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unwearied care and tenderness, to check the progress of the disease, to save her life or alleviate her pain, was done, but it was too late. Her fair and graceful form was soon and sadly changed. Her parents stood over her hour after hour, in fearful suspense, as the current of her life slowly ebbed. At length the last glimmering ray of hope is extinguished. And who is it that in agony of soul now calls for the neglected Bible—remembering that Jesus once had said, “I am the resurrection and the life?" It is her mother! The closing scene approaches, and the ravings of delirium are heard
But we will not trespass on that hour of domestic anguish.
All that remained of Anica was placed in a leaden coffin, enclosed in a sarcophagus, and carried to a ship in which the bereaved and desolated parents embarked for their native country. A dreary voyage brought them to the land of her birth, and a messenger was despatched to a distant village to make preparations for the funeral rites.
It was late in the evening, and a storm was gathering, when the tolling of a bell, borne over the waters, gave signal that a barge, bearing the remains of Anica and a group of mourners, was approaching the shore, which was lined by persons whom sympathy had assembled, awaiting its reception.
They bore their “ treasure through the midnight gloom !”
A long procession followed, bearing lanterns which deepened the awful impressiveness of the solemnity—and while we stood by the cold damp grave performing the last sad offices, the moaning blasts of the night mingling with the suffocating sobs of the funeral circle, filled every heart with a deep consciousness of desolation. I thought, poor wretched parents ! Surely Eternity was too near, to have given so much to Time! My tears fell upon the clods that were thrown upon her coffin and when I turned from the sad scene, I said-Lovely Anica! How fitted mightest thou have been to adorn and bless a world in which thou hast only found a grave!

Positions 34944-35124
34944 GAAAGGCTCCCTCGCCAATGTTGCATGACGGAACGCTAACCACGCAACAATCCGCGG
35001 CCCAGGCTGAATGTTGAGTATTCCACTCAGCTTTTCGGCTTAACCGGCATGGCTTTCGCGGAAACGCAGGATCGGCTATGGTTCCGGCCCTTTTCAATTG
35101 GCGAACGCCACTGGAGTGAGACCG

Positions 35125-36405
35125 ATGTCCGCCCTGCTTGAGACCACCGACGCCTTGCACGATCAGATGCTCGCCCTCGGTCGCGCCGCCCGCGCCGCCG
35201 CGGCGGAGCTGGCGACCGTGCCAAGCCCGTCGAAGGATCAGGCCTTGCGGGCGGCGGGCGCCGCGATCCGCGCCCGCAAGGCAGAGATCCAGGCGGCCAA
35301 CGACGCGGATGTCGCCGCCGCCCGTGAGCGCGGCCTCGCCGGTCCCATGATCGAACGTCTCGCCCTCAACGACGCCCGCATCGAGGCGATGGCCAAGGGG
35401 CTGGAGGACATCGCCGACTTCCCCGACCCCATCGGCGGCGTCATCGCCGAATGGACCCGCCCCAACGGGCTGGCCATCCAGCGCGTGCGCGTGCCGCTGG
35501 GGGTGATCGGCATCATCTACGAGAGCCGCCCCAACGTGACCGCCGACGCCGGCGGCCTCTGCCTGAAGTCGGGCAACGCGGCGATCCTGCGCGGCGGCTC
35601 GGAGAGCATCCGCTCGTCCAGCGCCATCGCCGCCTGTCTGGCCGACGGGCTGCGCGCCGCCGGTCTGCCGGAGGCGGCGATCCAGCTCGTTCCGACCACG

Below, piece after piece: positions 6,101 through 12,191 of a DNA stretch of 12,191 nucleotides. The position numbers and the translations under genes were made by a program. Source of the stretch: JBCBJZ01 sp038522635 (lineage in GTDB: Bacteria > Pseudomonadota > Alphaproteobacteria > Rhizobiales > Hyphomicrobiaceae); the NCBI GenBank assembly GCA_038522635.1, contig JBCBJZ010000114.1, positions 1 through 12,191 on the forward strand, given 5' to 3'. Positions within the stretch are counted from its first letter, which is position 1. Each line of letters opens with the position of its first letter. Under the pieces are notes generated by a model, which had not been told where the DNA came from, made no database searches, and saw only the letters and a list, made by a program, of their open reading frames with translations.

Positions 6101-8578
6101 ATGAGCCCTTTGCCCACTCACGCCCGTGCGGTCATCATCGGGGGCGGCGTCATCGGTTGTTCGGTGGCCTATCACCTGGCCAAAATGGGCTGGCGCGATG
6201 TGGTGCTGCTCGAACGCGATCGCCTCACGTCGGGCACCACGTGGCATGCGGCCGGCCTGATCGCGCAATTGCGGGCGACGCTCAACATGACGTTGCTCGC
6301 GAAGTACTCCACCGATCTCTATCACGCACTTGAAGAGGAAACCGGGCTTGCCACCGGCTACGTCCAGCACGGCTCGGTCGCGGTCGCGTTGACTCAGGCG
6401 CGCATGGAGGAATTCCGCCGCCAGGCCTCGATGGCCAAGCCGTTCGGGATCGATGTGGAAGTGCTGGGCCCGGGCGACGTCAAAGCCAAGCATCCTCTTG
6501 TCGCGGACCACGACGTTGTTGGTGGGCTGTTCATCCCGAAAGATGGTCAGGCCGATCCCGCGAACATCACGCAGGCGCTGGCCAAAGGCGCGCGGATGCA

It was on this grave that the distracted mother was wasting her strength in loud lamentations, and spending, in vain regrets, that breath which should have been employed in prayer and instruction and entreaty, to save her daughter from the perdition of the ungodly. O that worldly mothers would look to the end of these things, and if they would have their daughters to become as corner stones, polished after the similitude of a palace, let them be led, in the days of childhood, to know and serve the God of Israel.
ADDRESSED TO ***** AND HIS WIFE, ON THEIR INTENDED DEPARTURE
FROM ENGLAND, TO RETURN TO THEIR MISSIONARY STATION IN THE
WHENE'ER from Christian friends you part,
their love your steps attend, And while you bear them in your heart, The Lord be with you to the end.
Friends part; they die and pass away ;
Friendship on earth is heavenly sweet;
DAPPLE AND HER FRIENDS.
Old Mr. Early, the schoolmaster, used to advise his scholars always to keep their eyes open when they went abroad; by which he meant that they should pay attention to every thing which fell in their way, during their walks and plays. He also told them to take special notice of those things in the natural world which could remind them of things in the spiritual world. “ If you have the Bible in your head and heart,” he would say, “ you can scarcely walk five steps without finding something which may be connected with what you have read."
If the sun rose while they were walking upon the hill, he would tell them how that sight should remind them of the Sun of Righteousness. The